A group of Medical School researchers has discovered a bizarre twist on the harmful effects of car exhaust and cigarette smoke: nitric oxide, a component of both pollutants, can help treat a deadly type of pneumonia.
The finding doesn't mean anyone should start sniffing exhaust fumes or light up to avoid the flu. But according to Dr. Warren M. Zapol, Jenney professor of anesthesia at Mass. General Hospital, nitric oxide can improve lung efficiency in patients suffering from Adult Respiratory Distress Syndrome (ARDS).
Pneumonia plugs up the lung's air spaces, reducing the surface area available for the lungs to exchange gas with the blood. Nitric oxide, produced naturally by organ linings as a hormone to dilate blood vessels, works by improving gas exchange efficiency in the remaining unclogged spaces.
ARDS is an often fatal form of pneumonia which claimed the life of Muppet originator Jim Henson.
Zapol reports in today's New England Journal of Medicine that after inhaling nitric oxide, eight of ten chronic ARDS patients survived. He said he has not yet observed any side effects, if low doses of the fresh gas are administered properly within seconds of its formation.
The gas is actually harmless, Zapol said. The researcher said the Environmental Protection Agency assured him that while nitrogen oxide's "daughter product," nitrogen dioxide, also present in pollutants, is poisonous, nitric oxide itself is not dangerous.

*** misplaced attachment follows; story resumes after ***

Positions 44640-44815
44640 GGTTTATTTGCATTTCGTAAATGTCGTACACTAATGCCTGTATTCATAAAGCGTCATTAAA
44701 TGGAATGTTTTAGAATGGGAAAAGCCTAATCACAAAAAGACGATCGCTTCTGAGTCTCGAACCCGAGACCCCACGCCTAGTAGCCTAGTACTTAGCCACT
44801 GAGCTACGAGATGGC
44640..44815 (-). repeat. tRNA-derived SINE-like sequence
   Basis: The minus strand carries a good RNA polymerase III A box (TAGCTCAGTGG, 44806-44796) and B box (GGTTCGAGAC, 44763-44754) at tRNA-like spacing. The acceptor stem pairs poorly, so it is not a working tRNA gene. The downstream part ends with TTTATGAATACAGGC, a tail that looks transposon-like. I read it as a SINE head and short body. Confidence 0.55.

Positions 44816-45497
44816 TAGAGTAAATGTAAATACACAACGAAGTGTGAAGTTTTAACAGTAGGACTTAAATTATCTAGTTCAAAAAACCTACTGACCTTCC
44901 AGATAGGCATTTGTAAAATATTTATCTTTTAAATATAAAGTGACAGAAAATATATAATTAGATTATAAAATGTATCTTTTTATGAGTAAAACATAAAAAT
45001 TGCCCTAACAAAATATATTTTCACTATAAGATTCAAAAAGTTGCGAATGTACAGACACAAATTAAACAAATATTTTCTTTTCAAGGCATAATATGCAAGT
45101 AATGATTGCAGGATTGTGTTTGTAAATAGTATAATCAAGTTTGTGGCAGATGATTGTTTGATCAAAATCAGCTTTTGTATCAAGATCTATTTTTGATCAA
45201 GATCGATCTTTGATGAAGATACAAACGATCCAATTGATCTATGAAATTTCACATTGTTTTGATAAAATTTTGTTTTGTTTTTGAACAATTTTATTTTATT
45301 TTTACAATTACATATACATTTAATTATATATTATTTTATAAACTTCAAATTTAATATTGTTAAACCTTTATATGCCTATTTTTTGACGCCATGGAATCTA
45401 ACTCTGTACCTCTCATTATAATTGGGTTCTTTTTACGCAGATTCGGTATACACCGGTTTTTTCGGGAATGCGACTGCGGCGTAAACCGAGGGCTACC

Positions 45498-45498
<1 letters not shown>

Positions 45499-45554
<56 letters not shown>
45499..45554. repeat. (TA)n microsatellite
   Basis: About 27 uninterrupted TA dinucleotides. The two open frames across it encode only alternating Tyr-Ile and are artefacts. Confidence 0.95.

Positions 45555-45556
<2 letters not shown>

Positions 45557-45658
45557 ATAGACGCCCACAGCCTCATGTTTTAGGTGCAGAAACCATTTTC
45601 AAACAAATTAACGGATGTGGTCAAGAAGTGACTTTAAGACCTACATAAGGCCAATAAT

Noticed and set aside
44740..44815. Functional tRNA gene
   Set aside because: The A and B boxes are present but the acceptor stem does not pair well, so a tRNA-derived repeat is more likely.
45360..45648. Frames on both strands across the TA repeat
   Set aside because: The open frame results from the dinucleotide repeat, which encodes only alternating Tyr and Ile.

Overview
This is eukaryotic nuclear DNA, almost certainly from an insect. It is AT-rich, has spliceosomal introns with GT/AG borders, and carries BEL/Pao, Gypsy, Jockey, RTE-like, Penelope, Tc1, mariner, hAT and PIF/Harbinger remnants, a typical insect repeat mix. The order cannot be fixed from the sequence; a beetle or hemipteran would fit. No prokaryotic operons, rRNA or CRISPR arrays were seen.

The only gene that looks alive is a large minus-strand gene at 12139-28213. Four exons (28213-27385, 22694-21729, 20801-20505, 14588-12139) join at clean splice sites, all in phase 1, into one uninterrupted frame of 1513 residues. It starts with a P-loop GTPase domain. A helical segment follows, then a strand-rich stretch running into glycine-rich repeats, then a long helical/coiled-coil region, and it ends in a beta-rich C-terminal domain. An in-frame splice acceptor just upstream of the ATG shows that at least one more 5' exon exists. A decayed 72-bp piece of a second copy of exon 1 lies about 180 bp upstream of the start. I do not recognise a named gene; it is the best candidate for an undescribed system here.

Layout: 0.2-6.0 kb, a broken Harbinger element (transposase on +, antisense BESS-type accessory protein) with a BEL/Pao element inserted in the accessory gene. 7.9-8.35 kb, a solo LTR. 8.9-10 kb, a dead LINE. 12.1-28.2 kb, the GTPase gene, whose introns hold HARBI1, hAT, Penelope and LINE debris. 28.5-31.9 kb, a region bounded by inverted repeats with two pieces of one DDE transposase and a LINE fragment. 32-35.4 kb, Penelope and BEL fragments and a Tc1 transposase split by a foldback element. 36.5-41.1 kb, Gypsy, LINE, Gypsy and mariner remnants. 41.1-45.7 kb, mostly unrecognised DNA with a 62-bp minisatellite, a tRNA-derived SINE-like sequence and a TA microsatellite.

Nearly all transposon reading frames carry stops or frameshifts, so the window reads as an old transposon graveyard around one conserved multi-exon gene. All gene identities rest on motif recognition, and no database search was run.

Instructor in Anaesthesia Dr. Jesse D. Roberts, Jr., a member of Zapol's research group, said the discovery also explains why mountain climbers short of breath often claim that smoking cigarettes makes them stronger. The seeming paradox may be due to the presence of nitric oxide in cigarette smoke.
When a patient breathes nitric oxide, Zapol said, the gas never leaves the lungs. Instead, it combines with oxygen-carrying hemoglobin in red blood cells and is deactivated, so that any effects are purely local.
This also means that rather than decreasing blood pressure through out the body, a danger of other conventional treatments, nitric oxide only reduces pressure in the lungs.
Scientists contacted yesterday were generally optimist about the apparent success of the nitric oxide approach.
"This looks promising," said Joseph D. Brain, Drinker professor of environmental physiology at the School of Public Health. "I think it's pretty solid stuff."
And nitric oxide may only be the tip of the iceberg. The idea behind the treatment, that pollutants that are toxic in high doses are actually essential chemicals in the human body, may open a whole new world of safe drugs for other diseases.
Carbon monoxide, another toxic gas present in automobile exhaust, has also been shown to be a chemical messenger between cells, Brain said. "It's remarkable that it's escaped everyone's notice for so long," he said.
Previous treatment for similar respiratory diseases have included mechanical ventilation and infusion of high levels of oxygen, Zapol said, but "nothing to make the lungs smarter."
Zapol said previous research has proven nitric oxide's efficacy in treating "blue babies," who cannot breathe on their own at birth, and
Stella Kourembanas, assistant professor of pediatrics at the Medical School, said a great deal of attention has been focused on nitric oxide since the discovery in 1987 of its effects on the lung's blood vessels. In 1992, Science named the compound "Molecule of the Year."
According to Zapol, it all reduces to one simple thing. "Good things hide in pollutants and cigarettes," he said